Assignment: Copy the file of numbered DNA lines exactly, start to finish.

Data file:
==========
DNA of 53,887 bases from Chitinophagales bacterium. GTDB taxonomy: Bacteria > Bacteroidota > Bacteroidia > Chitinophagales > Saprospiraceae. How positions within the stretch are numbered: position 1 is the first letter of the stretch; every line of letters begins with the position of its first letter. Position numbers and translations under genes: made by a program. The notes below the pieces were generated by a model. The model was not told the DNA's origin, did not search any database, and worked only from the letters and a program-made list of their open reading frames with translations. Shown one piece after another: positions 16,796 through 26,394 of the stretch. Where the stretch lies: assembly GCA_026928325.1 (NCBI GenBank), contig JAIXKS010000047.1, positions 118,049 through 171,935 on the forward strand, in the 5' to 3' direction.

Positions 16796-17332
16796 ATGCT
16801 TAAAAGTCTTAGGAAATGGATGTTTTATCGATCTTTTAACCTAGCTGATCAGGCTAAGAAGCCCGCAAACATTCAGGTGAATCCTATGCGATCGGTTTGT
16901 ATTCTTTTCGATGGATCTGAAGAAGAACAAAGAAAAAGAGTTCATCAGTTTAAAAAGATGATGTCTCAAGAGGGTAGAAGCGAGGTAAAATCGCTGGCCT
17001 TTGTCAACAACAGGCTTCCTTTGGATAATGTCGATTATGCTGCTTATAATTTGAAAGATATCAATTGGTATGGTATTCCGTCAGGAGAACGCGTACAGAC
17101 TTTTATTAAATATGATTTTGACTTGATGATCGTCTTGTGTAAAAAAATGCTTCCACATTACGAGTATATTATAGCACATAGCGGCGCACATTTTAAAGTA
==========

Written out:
DNA of 53,887 bases from Chitinophagales bacterium. GTDB taxonomy: Bacteria > Bacteroidota > Bacteroidia > Chitinophagales > Saprospiraceae. How positions within the stretch are numbered: position 1 is the first letter of the stretch; every line of letters begins with the position of its first letter. Position numbers and translations under genes: made by a program. The notes below the pieces were generated by a model. The model was not told the DNA's origin, did not search any database, and worked only from the letters and a program-made list of their open reading frames with translations. Shown one piece after another: positions 16,796 through 26,394 of the stretch. Where the stretch lies: assembly GCA_026928325.1 (NCBI GenBank), contig JAIXKS010000047.1, positions 118,049 through 171,935 on the forward strand, in the 5' to 3' direction.

Positions 16796-17332
16796 ATGCT
16801 TAAAAGTCTTAGGAAATGGATGTTTTATCGATCTTTTAACCTAGCTGATCAGGCTAAGAAGCCCGCAAACATTCAGGTGAATCCTATGCGATCGGTTTGT
16901 ATTCTTTTCGATGGATCTGAAGAAGAACAAAGAAAAAGAGTTCATCAGTTTAAAAAGATGATGTCTCAAGAGGGTAGAAGCGAGGTAAAATCGCTGGCCT
17001 TTGTCAACAACAGGCTTCCTTTGGATAATGTCGATTATGCTGCTTATAATTTGAAAGATATCAATTGGTATGGTATTCCGTCAGGAGAACGCGTACAGAC
17101 TTTTATTAAATATGATTTTGACTTGATGATCGTCTTGTGTAAAAAAATGCTTCCACATTACGAGTATATTATAGCACATAGCGGCGCACATTTTAAAGTA